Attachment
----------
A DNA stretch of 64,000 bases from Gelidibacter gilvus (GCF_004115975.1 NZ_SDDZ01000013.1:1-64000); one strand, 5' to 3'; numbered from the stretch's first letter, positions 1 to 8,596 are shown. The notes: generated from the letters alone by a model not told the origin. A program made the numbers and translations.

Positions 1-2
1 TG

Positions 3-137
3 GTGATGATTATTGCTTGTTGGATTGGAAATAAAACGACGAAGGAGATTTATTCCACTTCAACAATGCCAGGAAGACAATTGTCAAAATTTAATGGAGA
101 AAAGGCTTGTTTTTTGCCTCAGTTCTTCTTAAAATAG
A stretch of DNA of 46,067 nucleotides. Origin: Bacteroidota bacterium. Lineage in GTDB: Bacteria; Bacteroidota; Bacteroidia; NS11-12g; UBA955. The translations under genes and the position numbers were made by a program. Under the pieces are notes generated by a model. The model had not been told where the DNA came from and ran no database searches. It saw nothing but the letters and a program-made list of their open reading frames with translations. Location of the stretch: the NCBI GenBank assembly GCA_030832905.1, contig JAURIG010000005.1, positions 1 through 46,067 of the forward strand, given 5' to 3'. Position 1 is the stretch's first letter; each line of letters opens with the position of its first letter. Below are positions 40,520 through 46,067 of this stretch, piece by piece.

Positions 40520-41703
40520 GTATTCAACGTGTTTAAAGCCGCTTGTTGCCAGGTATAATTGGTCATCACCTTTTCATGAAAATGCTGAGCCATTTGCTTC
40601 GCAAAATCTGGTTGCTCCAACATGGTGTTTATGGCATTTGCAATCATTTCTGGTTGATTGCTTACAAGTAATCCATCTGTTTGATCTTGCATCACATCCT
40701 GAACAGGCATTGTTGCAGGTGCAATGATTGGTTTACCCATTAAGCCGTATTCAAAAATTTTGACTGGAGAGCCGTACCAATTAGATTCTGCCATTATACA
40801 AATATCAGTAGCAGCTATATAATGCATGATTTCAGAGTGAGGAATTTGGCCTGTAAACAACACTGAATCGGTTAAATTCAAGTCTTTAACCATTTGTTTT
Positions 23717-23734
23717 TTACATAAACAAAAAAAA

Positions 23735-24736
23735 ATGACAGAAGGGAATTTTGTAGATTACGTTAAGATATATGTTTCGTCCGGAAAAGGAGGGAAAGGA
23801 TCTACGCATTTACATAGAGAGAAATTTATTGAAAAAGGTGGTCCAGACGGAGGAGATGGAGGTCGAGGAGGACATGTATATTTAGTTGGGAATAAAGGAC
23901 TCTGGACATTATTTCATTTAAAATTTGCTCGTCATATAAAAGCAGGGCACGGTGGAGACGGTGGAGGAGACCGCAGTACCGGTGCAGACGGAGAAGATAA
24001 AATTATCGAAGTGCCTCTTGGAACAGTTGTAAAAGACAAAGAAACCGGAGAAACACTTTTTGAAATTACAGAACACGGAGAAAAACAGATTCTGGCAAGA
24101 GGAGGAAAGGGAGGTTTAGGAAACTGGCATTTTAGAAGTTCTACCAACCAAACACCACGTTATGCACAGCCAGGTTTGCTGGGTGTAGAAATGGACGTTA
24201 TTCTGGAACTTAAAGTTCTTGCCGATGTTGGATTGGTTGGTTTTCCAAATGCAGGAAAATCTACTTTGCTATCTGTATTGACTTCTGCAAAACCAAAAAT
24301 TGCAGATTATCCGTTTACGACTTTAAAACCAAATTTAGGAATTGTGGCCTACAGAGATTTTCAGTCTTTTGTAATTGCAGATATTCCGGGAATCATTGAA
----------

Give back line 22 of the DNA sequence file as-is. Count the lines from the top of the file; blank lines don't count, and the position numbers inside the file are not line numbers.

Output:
24301 TGCAGATTATCCGTTTACGACTTTAAAACCAAATTTAGGAATTGTGGCCTACAGAGATTTTCAGTCTTTTGTAATTGCAGATATTCCGGGAATCATTGAA